Galen of Pergamum


Galen, ad 129–216, Greek physician, anatomist and physiologist, was the most influential of ancient doctors. His combination of erudition, logic and practical skills convinced many contemporaries of his supreme merits, and his theories came to dominate learned medicine in medieval Europe and in the Islamic world. He saw himself as continuing the work of Hippocrates of Cos in medicine, and of the physicians of early Alexandria in anatomy, systematising the notion that health and disease depended on an individual balance or imbalance of four fluids, or humours, blood, bile, black bile and phlegm. He was a prolific dissector, almost entirely of animals, and his description of the body, bolstered by an exuberant rhetoric, remained largely unchallenged until the sixteenth century CE.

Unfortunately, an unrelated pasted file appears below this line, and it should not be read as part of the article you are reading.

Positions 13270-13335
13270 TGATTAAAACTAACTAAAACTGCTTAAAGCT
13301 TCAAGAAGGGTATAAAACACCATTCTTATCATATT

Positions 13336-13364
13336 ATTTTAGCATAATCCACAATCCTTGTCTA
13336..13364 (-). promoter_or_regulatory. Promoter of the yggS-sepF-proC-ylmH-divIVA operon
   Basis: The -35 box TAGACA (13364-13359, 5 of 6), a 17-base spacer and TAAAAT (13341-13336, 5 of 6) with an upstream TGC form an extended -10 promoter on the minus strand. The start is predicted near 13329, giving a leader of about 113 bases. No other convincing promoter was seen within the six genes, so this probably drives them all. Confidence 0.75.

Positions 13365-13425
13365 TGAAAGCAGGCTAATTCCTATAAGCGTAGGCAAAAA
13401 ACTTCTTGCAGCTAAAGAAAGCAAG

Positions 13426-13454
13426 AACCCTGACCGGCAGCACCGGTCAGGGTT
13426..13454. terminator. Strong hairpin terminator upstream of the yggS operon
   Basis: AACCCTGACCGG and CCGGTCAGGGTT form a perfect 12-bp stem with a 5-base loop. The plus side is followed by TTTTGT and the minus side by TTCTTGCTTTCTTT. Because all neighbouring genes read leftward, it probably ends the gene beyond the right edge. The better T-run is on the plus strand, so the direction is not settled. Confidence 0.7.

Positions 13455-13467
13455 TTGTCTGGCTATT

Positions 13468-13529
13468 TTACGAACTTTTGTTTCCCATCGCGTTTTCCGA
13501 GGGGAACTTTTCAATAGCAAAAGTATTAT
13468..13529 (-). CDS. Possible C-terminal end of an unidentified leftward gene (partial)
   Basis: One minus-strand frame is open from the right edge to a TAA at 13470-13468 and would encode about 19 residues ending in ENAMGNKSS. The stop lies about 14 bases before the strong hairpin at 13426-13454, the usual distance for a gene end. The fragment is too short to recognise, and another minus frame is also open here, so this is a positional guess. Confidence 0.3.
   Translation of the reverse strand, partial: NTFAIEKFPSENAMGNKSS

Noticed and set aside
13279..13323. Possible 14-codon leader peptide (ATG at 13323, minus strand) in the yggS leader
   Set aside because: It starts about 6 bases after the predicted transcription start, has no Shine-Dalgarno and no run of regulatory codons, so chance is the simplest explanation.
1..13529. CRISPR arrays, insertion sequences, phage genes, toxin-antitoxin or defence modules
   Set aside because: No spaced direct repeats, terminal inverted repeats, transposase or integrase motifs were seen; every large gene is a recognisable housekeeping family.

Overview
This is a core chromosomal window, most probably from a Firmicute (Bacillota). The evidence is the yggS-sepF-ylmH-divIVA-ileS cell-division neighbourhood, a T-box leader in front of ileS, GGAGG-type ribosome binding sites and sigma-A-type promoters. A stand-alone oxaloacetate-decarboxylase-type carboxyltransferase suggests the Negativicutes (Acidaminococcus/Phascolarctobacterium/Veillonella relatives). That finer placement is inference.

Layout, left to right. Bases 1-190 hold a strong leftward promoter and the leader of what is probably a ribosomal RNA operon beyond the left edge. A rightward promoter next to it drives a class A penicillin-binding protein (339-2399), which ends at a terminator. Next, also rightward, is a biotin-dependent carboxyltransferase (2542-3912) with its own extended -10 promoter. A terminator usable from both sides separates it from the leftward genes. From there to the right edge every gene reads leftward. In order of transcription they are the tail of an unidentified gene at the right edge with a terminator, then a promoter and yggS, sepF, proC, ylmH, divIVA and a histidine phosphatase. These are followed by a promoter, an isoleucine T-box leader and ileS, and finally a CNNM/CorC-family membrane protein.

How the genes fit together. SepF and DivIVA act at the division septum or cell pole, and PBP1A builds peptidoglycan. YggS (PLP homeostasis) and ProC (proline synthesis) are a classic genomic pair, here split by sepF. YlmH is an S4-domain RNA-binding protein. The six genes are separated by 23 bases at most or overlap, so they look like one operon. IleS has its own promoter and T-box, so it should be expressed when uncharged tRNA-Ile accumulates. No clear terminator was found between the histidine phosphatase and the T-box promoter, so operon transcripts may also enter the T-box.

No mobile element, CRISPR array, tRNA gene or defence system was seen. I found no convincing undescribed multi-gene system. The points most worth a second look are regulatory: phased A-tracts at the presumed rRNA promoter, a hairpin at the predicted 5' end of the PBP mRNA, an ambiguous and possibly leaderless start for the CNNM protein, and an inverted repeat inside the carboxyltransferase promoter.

Keywords: medicine; anatomy; humours; hippocrates; Rome; Greece; Alexandria; renaissance

Further Reading

Hankinson RJ (2008) The Cambridge Companion to Galen. Cambridge: Cambridge University Press.

Nutton V (2004) Ancient Medicine. London: Routledge.

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Nutton, V(Sep 2010) Galen of Pergamum. In: eLS. John Wiley & Sons Ltd, Chichester. [doi: 10.1002/9780470015902.a0002525.pub2]